Written By:  Kathleen Page, NYS Licensed and Board Certified Audiologist

 

Hearing loss is the third most common health problem among older adults in the U.S., after heart disease and arthritis. In honor of Better Hearing & Speech Month, let’s address a few of the many misconceptions around hearing loss.

 

Myth #1 Exposed:  The most common cause of hearing loss is advancing age.

Fact:  While advancing age is a factor, it’s not the most common cause of hearing loss.  In fact, only 35% of people with hearing loss are older than age 64.  The truth is, exposure to loud noise is the number one cause of hearing loss.  Noise-induced hearing loss is permanent, affects all ages, and almost always is preventable!

What to Do:  When sounds are louder than 85 decibels, wear hearing protection, turn down the volume, limit exposure time, or walk away.  Annual hearing checks are a good practice.  Call H.E.A.R.S. Audiology for a complimentary hearing test and information on hearing protection options.

Myth #2 Exposed:  Ringing in the ears is a sign that someone is talking about you.

Fact:  Ringing in the ears, or tinnitus, is a symptom of hearing loss. Tinnitus can be caused or exacerbated by noise exposure, certain medications or health conditions, excessive caffeine, fatigue and stress.

What to Do:  Consult your physician about the health conditions and medications that might be causing your tinnitus.  In many instances, hearing aids can provide relief from tinnitus.  See an audiologist to determine if hearing loss is present and to discuss treatment options to reduce the negative effects of tinnitus.

 

Myth #3 Exposed:  If I had a hearing loss, my family doctor would have told me.

Fact:  Studies reported by the Better Hearing Institute show that only 14% of physicians routinely screen for hearing loss.

What to Do:  Ask your physician for a hearing screening during your annual physical exam, or ask for a referral to an audiologist.  You are at increased risk for hearing loss and/or tinnitus if you are over 55, work in high noise occupations, have a history of cardiovascular disease, kidney disease, diabetes, or obesity, or have received chemotherapy or other ototoxic medications.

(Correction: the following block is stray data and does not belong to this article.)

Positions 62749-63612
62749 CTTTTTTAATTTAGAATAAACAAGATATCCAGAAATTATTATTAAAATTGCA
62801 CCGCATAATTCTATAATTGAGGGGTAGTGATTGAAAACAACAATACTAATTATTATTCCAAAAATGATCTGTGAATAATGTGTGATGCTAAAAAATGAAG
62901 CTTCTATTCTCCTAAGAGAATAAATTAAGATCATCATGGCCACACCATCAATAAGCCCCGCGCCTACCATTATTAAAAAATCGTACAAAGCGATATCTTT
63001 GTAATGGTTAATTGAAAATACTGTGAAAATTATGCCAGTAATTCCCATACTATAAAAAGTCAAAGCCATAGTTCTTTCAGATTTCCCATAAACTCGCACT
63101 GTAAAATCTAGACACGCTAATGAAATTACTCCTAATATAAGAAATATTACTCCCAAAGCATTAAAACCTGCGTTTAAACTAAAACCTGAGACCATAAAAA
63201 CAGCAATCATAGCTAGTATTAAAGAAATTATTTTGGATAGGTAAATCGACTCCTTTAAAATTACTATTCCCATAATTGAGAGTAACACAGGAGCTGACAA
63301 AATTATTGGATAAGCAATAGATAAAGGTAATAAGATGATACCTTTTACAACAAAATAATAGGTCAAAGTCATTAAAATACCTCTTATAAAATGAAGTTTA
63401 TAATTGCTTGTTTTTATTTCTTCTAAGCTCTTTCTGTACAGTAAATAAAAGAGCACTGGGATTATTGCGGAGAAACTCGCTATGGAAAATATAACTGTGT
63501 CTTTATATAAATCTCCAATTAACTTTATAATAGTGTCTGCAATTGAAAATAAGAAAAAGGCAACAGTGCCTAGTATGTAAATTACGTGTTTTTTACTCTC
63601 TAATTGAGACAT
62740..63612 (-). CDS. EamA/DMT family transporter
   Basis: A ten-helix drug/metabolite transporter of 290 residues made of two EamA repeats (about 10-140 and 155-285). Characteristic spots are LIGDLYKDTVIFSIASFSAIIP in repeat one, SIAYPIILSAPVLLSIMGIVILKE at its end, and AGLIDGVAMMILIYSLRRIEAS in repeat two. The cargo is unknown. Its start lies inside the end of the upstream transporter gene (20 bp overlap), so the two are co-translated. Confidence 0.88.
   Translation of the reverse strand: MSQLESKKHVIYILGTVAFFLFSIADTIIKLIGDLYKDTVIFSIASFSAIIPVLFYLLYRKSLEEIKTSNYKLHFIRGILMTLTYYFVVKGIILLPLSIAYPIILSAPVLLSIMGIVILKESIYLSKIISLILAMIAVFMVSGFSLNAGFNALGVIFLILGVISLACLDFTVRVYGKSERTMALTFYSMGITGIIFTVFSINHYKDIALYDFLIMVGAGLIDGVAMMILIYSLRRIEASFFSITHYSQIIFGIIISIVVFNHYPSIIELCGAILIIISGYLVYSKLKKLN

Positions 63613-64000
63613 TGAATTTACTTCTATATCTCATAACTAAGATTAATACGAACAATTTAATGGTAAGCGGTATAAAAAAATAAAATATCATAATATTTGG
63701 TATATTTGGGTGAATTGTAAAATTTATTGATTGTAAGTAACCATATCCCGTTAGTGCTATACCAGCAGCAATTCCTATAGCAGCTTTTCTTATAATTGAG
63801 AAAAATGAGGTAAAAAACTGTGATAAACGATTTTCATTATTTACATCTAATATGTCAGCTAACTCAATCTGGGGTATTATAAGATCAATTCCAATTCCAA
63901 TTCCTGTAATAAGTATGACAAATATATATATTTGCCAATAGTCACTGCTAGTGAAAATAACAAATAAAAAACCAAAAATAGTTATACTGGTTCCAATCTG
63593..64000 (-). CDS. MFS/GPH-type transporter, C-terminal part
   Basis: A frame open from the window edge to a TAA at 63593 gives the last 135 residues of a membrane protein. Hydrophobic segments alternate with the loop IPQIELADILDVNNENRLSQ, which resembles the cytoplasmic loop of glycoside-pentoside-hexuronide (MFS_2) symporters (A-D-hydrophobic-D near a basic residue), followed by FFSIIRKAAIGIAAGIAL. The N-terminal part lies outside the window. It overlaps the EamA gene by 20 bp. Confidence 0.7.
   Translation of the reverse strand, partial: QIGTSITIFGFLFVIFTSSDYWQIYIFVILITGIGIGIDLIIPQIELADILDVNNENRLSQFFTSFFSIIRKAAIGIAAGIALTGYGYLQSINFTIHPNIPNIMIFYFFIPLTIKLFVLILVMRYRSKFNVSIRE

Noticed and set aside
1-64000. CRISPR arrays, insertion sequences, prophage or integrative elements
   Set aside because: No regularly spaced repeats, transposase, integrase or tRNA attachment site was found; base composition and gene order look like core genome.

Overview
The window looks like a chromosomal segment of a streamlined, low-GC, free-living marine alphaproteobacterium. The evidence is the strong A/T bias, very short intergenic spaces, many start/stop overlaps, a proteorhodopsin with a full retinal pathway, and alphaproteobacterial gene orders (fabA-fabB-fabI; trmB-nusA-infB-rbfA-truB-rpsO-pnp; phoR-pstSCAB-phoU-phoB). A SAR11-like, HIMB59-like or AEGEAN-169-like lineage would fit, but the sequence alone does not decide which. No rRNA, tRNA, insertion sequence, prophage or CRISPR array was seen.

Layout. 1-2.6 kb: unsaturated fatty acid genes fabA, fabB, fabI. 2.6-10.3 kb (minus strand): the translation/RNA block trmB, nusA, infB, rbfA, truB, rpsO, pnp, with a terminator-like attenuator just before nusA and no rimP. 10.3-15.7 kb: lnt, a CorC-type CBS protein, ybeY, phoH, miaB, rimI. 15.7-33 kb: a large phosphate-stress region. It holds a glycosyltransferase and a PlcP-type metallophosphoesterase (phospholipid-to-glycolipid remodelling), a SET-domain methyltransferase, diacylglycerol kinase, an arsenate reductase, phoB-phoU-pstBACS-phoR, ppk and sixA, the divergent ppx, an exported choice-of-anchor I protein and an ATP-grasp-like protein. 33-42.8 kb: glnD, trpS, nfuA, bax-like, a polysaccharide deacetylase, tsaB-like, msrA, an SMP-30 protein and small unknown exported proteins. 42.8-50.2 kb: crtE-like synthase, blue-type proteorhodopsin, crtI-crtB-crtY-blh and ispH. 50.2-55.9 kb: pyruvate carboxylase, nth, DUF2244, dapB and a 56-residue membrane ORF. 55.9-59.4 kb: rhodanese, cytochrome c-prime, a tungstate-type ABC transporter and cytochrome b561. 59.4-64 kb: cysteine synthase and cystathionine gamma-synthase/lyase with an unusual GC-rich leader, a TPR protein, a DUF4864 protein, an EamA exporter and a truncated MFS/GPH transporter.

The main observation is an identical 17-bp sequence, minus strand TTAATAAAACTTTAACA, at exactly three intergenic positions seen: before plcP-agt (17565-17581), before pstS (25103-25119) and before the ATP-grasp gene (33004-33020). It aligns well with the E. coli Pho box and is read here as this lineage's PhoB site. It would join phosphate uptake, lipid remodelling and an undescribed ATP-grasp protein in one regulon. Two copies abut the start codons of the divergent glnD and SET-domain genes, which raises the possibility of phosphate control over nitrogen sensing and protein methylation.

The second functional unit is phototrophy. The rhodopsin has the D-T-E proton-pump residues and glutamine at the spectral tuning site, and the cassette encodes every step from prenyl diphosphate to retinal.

Myth #4 Exposed:  Hearing loss does not affect psychological well-being.

Fact:  Individuals with untreated hearing loss often are excluded from conversations and experience feelings of disconnect, frustration, loneliness, isolation, and depression. The tinnitus that often accompanies hearing loss can be debilitating, causing loss of focus, anxiety, and distress. Furthermore, studies have shown a connection between untreated hearing loss and cognitive decline, dementia, and Alzheimer’s disease.

What to Do:  If you suspect that you or a loved one has hearing loss, schedule an hearing evaluation. If a hearing impairment is identified, hearing aids can make all the difference in improving quality of life, slowing cognitive decline, and engaging the individual in meaningful communications.

 

Myth #5 Exposed:  Wearing hearing aids will make me look “older.”

Fact:  It’s not the hearing devices that make one look older; it’s the hearing difficulty itself – needing others to repeat themselves, mishearing what is said, and responding inappropriately – that gives the appearance of advancing age.

What to Do:  Schedule a consultation with H.E.A.R.S. Audiology to discuss your options. Considerations will be given to your degree of hearing loss, lifestyle, budget, and cosmetic preferences.  Many discreet options are available, with some hearing devices being virtually invisible.

 

Myth #6 Exposed:  Hearing devices aren’t worth the expense.

Fact:  According to research, 8 out of 10 people report their quality of life improved significantly with hearing devices. Digital technology in hearing devices advances every year, and many have  built-in features that improve communication and enhance the listening experience, such as Bluetooth connectivity, rechargeability, tinnitus solutions, and remote access to hearing care.

What to Do:  Consult with an audiologist to learn more about the variety of hearing devices available.  Check with your health insurance carrier to find out if you have hearing aid benefits with your plan.  Ask your audiologist about discounts or promotions.  H.E.A.R.S. Audiology also offers an all-inclusive subscription plan and zero-interest financing.

 

Sources: Better Hearing Institute; American Academy of Audiology